The Art of the Pitch: 12 Books to Sharpen Your Public Relations Skills in 2016

7. Trust Me I’m Lying: Confessions of a Media Manipulator by Ryan Holiday


I’m not necessarily condoning all of the tactics in Trust Me I’m Lying, but I think it makes for an interesting read. The author was the marketing director at American Apparel for many years and they’ve had plenty of PR crises throughout the years. In light of Tina Kozak’s recent blog post Election 2016: The Power of Earned Media, I thought this was interesting.

Trust Me I'm Lying: 12 Books to Sharpen Your Public Relations Skills in 2016

8. The Five Dysfunctions of Team: A Leadership Fable by Patrick Lencioni


As an account manager here at Franco, I love the leadership fable approach in The Five Dysfunctions of Team. A collaborative team is one of the best parts about working at Franco and this is a great tool for managers to help overcome common hurdles and create an effective working environment.

The Five Dysfunctions of Team: 12 Books to Sharpen Your Public Relations Skills in 2016

9. Above the Noise: Creating Trust, Value & Reputation Online Using Basic Digital PR by Carrie Morgan


It’s hard to find a social media book that is not already outdated, but Above the Noise was recently published in January 2016. I preach consistency to my social media teams and this is a great guide that follows the same approach.

Above the Noise: 12 Books to Sharpen Your Public Relations Skills in 2016

10. Mastering the New Media Landscape: Embrace the Micromedia Mindset by Barbara Cave Henricks & Rusty Shelton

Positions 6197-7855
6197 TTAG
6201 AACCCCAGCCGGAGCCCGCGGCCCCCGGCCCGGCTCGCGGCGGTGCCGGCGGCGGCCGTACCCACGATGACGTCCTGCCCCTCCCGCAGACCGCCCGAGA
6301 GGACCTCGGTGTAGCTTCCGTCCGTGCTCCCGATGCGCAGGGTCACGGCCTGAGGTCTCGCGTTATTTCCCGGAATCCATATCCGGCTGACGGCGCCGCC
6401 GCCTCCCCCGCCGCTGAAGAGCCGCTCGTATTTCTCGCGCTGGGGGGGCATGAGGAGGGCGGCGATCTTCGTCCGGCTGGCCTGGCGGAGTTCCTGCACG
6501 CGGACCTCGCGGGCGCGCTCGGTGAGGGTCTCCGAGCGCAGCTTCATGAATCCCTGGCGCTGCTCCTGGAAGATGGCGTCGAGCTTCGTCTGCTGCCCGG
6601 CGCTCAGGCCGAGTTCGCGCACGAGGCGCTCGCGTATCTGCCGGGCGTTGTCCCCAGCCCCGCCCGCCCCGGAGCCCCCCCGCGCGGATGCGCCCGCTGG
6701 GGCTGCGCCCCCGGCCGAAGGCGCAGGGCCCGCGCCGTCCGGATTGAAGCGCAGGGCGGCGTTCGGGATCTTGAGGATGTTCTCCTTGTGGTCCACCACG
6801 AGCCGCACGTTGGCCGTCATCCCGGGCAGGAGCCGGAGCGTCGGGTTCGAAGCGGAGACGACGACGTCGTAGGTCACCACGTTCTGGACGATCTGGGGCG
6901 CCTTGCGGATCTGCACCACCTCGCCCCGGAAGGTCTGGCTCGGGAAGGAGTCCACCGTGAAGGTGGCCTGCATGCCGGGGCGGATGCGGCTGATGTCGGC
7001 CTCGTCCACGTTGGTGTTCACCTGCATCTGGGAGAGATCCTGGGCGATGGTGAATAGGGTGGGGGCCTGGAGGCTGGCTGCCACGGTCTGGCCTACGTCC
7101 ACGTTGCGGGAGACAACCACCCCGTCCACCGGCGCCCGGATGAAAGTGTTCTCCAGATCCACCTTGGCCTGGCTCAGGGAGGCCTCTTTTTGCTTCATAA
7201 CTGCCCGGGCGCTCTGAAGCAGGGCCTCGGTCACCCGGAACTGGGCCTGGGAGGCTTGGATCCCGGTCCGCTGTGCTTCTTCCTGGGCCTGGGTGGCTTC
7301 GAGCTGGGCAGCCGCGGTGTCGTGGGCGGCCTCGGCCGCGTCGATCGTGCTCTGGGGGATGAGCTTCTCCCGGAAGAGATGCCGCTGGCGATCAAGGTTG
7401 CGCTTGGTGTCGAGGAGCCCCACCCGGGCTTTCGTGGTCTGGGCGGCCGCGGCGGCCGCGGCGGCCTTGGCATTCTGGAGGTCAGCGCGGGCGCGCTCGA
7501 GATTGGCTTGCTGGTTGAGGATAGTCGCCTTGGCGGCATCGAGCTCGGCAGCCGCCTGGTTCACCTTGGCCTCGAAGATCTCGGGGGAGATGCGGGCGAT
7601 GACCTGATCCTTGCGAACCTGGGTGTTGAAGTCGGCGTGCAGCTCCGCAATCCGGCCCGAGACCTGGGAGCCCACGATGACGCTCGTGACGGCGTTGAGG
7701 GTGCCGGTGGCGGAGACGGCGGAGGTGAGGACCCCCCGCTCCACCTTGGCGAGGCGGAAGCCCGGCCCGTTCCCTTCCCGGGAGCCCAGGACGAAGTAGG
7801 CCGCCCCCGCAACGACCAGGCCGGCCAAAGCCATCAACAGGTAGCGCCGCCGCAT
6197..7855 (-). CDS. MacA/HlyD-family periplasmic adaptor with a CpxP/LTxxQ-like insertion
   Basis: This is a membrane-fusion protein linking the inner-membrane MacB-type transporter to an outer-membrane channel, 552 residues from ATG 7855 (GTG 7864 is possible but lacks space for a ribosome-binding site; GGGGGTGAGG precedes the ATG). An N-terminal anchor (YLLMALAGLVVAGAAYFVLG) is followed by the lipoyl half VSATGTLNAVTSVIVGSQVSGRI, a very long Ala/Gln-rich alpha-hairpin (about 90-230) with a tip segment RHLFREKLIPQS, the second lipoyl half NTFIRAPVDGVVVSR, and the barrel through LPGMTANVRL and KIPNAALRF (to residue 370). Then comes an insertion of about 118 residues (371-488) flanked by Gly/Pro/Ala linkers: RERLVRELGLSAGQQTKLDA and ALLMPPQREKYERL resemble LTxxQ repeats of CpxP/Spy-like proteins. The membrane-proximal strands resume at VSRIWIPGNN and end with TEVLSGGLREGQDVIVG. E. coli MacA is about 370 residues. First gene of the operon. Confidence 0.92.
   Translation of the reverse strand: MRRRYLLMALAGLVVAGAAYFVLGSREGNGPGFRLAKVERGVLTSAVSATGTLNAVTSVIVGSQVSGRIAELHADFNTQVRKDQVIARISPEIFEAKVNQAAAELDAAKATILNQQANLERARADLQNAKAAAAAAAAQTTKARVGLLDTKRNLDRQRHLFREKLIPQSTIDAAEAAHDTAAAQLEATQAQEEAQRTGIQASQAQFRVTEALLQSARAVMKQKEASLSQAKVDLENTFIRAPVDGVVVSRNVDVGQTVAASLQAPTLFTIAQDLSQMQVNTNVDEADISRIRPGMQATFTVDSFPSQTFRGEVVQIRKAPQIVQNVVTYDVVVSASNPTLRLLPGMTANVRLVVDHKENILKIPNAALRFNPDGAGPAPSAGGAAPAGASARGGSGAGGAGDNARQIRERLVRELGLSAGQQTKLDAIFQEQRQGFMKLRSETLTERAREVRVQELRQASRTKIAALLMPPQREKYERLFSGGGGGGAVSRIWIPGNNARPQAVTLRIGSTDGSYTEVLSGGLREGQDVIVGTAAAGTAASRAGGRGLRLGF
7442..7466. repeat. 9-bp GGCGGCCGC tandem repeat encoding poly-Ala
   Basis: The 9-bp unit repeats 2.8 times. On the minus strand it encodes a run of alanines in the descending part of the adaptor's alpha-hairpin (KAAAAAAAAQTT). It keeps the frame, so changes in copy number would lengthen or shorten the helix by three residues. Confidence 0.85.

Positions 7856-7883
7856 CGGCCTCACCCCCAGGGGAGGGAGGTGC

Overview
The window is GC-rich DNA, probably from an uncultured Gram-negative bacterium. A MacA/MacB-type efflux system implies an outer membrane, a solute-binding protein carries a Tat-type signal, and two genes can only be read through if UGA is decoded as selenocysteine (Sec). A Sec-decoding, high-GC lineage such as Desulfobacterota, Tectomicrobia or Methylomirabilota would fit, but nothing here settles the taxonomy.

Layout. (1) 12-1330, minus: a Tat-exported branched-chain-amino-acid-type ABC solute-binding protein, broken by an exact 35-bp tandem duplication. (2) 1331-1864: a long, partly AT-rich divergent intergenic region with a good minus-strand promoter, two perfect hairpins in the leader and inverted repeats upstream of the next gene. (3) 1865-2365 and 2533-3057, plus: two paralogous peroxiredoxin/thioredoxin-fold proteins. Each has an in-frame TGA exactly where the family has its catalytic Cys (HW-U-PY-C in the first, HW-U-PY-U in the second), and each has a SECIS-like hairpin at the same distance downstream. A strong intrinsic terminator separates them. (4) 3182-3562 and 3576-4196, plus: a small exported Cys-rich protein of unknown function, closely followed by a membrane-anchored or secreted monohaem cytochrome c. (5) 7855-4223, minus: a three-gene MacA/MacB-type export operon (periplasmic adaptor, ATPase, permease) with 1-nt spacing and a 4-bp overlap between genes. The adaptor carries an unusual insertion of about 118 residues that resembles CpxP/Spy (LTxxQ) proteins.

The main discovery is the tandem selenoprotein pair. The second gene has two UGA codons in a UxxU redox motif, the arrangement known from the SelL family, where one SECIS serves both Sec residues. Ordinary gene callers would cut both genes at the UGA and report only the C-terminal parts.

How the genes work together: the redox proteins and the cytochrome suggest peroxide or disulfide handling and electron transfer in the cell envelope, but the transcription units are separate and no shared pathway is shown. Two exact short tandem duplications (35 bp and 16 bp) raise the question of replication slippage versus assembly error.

Have you mastered earned, owned and rented media? As PR people we are all familiar with earned media, but many of us are still navigating the new opportunities that social media and online content bring to the table. Mastering the New Media Landscape provides strategies for each approach.

Mastering the New Media Landscape: 12 Books to Sharpen Your Public Relations Skills in 2016

11. Originals: How Non-Conformists Move the World by Adam Grant


I will admit it, I’m an idea person. I love coming up with new ideas and challenging the status quo. Originals is all about bucking outdated traditions and coming up with new ideas. This just came out in February 2016, so it has some fresh, relevant examples and challenges you to not just think differently, but to be an agent for change in your organization.

Originals: 12 Books to Sharpen Your Public Relations Skills in 2016

12. Smarter, Faster, Better: The Secrets of Being Productive in Life and Business by Charles Duhigg


Written by a Pulitzer Prize winning journalist, Smarter, Faster, Better teaches you how to work smarter, not harder. Working at an agency with billable time, makes you think about ways to boost your productivity. This author has researched the most productive people and shared what they have in common.

Smarter, Faster, Better: 12 Books to Sharpen Your Public Relations Skills in 2016

Which of these books is on your 2016 reading list? If you have a recommendation let me know in the comments.

Elizabeth Robbins-Sabourin is an account manager at Franco Public Relations Group. You can reach her at (313) 567-5029 or sabourin@franco.com. Follow her on Twitter @DetroitDuchess.